KGY History

    KGY will always be involved in your community!

    Let's take a look at the KGY history and see where it all began!

    In 1922, Benedictine Monk, Father Sebastian Ruth received the rights to the radio call letters "KGY" Original broadcasts were from his log cabin shack just north of Old Main atop the college hill at what was St. Martin's College. In original artwork found there were banners of KGY representing the words, "Kan't Get You" After a few experimental efforts KGY's first real program aired, and by January 1922 Thurston County listeners could look forward to regular programs on Sunday, Tuesday, and Friday evenings from 8:30-9:30, a schedule that Father Sebastian continued for 11 years while broadcasting from St. Martin's.

    Father Sebastian moved the location of his studio from his wood shack to a log cabin. After receiving a new wavelength of 258 meters he moved into the log cabin, which was still located on St. Martin's campus and formally used by students for clubs. Banners in the studio proclaimed "KGY, Where the Cedars Meet the Sea." His time at the log cabin was historical for the station as it allowed more room for performers and talents. His tenure broadcasting from St. Martins brought in more than 4,000 visits.

    May 8th, 1932 marks the final station broadcast from St. Martin's campus under pressure to increase its hours of broadcasting and the demand for commercial stations. The move took the station to the Capital Park Building at 11th & Capitol Way in 1932. On May 28th under the ownership of Archie Taft KGY broadcasted with a more powerful and up-to-date transmitter. Also in 1932, Sam Crawford created the concept of news on KGY. Mr. Crawford headed the news department as the Voice of the News at KGY for over 16 years and began the tradition of local news reportage that has become a KGY hallmark.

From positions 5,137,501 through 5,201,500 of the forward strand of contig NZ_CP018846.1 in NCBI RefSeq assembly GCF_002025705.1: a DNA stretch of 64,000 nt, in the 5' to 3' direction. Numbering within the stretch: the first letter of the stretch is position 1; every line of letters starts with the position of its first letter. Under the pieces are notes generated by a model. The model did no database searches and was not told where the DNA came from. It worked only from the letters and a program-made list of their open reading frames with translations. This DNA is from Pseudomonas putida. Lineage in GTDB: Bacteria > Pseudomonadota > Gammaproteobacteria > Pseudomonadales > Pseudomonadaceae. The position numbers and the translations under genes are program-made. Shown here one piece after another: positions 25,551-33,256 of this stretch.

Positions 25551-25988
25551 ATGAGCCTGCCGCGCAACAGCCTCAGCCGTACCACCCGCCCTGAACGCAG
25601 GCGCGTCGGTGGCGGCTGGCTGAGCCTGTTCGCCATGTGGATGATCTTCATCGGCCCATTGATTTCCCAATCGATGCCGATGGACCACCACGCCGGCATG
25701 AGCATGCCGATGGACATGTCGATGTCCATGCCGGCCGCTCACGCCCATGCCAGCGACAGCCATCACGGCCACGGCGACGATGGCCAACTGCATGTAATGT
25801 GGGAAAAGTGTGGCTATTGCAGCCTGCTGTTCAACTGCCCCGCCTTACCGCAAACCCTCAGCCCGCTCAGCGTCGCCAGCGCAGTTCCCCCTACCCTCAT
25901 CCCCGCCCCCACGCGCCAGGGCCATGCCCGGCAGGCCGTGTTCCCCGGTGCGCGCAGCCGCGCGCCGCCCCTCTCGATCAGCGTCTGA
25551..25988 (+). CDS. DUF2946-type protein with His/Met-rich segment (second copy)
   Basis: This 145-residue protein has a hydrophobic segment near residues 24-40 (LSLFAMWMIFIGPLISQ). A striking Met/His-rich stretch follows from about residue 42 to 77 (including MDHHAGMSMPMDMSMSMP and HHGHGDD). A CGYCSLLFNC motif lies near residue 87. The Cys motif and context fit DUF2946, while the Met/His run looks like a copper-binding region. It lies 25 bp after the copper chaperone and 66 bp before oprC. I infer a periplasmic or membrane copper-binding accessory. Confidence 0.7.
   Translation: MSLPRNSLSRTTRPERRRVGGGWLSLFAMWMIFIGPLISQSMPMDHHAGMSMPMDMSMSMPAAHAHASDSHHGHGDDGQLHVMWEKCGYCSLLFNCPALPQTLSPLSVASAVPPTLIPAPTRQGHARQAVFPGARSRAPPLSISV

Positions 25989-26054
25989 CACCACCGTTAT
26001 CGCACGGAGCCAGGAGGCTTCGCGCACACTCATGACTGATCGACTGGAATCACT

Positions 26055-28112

The Christian Science Monitor cited KGY as one of the oldest U.S. radio stations. The station was at the forefront of news reporting said the article.

    Tom Olsen purchased the station and began his nearly 40-year management. Under Tom's wing, KGY blossomed into vital community service and part of the way of life in Thurston County. Mr. Olsen also owned the Olympia News during the late 1950s and also began cable television in Olympia.

    Completion of the new facilities in the Rockway-Leland Building led to KGY moving its location once more. The location provided up-to-date studios and a new transmitter and tower. KGY began broadcasting on the 1240 frequency.

    President Harry Truman visited the Rockway-Leland Building Studio A for a broadcast which was telephoned to San Francisco for release. Also in this year, the drive-in station was inaugurated by KGY, located on Martin Way.

    The construction of their new studio at 1240 North Washington Street was completed in August when the station left the Rockway-Leland location. The waterfront siting made it one of the most uniquely situated stations in the country.

    A new transmitter was added to the station allowing the signal to expand over the water.

    Station began 24 hours a day broadcasting, although its power remains at 250 watts at night.

    KGY Begins broadcasting at 1,000 watts 24 hours a day.

    Dick Pust & Bob MacLeod celebrate 20 years on KGY.

    KGY's Bob MacLeod, Ed Michelson, and John Tennis are Awarded First Place for Best Scheduled Newscast, by the Associated Press.

    KGY, Inc. debuts KGY-FM 96.9 (Currently KYYO-FM) as "Classic Rock" 96.9 KGY-FM.

    KGY completes the construction of a new Tower at the Port of Olympia.

    KGY begins simulcast of its programming on 95.3 FM, licensed to Tumwater, WA.

    KGY, Inc. Announces the sale of its 1240-AM signal to Sacred Heart Radio.  KGY will continue to broadcast exclusively on 95.3-FM.